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A mother breastfeeding her child was kicked out of Minneapolis Central Library by a security guard - and someone oughta throw the book at the library for backing him!
The book says what they did was illegal. According to National Conference of State Legislators, Minnesota has one of the most progressive breastfeeding laws in the country. One of 45 states that allows breastfeeding in public, MN is also one of 28 that exempts it from public decency laws (no requirement to cover the breast) and one of 24 with laws that protect it in the workplace.
After police explained the law to the guard who broke it, Hennepin County Security promised to stay abreast of Minnesota laws from now on, but the library still has some explaining to do.
The public library, of all places, ought to actively promote breastfeeding, and MCL should launch a public awareness campaign to prevent further crimes against nursing mothers.
Tell MCL to obey and promote Minnesota’s breastfeeding law.
We, the undersigned, are very concerned by the way this nursing mother was treated in your library.
She was treated like a criminal when it was the guard and the library employee who broke the law. As is often the case, such lawbreakers need only to say they’ll change, while the average citizen breaking a law faces court charges, jail and sometimes worse.
Clearly Minnesota’s law has taken a very progressive stance on this issue, and it does so to its own benefit and that of its citizens. As NCSL explains in its introduction to state breastfeeding laws:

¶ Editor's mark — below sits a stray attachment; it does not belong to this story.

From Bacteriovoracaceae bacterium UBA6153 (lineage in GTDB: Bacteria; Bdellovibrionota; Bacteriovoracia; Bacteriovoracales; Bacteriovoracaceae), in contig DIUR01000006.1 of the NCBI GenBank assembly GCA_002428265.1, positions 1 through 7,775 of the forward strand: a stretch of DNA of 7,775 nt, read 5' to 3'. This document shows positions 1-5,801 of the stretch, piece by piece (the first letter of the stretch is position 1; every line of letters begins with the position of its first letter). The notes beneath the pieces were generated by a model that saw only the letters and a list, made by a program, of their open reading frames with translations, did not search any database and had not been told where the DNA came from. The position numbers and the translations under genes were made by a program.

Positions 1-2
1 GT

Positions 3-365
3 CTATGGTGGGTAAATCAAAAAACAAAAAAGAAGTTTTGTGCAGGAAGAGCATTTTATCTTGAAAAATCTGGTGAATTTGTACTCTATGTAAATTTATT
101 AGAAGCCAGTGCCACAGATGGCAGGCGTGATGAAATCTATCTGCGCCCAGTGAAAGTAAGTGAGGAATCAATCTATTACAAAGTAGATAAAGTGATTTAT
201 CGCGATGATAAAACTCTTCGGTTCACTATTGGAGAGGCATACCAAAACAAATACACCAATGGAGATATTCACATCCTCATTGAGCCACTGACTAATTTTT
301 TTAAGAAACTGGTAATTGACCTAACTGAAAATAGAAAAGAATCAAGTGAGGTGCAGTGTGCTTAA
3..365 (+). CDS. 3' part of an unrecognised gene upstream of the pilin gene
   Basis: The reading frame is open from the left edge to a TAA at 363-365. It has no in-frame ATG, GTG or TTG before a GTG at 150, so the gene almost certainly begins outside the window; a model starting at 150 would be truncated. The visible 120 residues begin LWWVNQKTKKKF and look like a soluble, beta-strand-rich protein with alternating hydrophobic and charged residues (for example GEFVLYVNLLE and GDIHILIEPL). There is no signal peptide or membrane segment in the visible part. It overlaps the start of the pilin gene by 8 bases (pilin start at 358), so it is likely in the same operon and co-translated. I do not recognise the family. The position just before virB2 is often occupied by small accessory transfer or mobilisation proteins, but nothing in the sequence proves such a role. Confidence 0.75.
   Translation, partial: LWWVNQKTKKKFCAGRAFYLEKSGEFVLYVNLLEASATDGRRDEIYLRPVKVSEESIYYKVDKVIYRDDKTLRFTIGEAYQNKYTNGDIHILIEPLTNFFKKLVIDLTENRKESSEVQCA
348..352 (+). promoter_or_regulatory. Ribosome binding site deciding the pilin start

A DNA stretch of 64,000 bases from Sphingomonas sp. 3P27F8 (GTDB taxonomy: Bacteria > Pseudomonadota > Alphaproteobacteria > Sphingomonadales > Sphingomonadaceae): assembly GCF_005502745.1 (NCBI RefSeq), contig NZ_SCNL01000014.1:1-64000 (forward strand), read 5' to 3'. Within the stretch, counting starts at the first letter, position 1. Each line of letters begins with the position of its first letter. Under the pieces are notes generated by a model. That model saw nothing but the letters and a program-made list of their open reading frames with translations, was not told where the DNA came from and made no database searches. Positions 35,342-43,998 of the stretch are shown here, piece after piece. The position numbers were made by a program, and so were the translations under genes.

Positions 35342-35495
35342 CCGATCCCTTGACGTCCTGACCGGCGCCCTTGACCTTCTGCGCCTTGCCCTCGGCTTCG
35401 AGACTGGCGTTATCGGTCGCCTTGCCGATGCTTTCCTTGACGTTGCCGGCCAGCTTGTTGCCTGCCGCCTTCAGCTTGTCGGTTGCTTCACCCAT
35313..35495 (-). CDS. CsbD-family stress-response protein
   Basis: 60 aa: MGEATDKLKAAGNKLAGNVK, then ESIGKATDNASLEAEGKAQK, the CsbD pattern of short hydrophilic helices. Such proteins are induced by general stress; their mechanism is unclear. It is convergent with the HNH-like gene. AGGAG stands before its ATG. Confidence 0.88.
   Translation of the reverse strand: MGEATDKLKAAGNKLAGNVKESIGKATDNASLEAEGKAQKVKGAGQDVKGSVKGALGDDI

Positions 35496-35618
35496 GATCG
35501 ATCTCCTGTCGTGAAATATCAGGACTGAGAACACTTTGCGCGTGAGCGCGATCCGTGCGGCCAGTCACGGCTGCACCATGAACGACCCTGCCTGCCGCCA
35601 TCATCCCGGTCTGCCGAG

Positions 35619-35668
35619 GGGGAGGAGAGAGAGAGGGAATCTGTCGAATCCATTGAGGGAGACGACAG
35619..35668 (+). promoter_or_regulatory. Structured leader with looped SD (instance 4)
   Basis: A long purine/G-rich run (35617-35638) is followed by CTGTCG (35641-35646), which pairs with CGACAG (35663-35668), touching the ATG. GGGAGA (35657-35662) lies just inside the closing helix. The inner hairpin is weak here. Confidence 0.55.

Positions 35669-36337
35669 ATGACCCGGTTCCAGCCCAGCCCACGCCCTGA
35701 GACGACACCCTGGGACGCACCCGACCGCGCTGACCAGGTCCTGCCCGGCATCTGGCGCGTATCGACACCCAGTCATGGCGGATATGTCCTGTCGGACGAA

Health professionals and public health officials promote breastfeeding to improve infant health. Both mothers and children benefit from breast milk. Breast milk contains antibodies that protect infants from bacteria and viruses. Breastfed children have fewer ear, respiratory and urinary tract infections and have diarrhea less often. Infants who are exclusively breastfed tend to need fewer health care visits, prescriptions and hospitalizations resulting in a lower total medical care cost compared to never-breastfed infants. Breastfeeding also provides long-term preventative effects for the mother, including an earlier return to pre-pregnancy weight and a reduced risk of pre-menopausal breast cancer and osteoporosis. …As a part of the Healthy People 2020 initiative, the national goal is to increase the proportion of mothers who breastfeed their babies in the early postpartum period to 81.9 percent by the year 2020.
This information should provide a good basis for the educational campaign we ask you to launch to create awareness of breastfeeding laws and benefits.
Thank you for your attention to this request.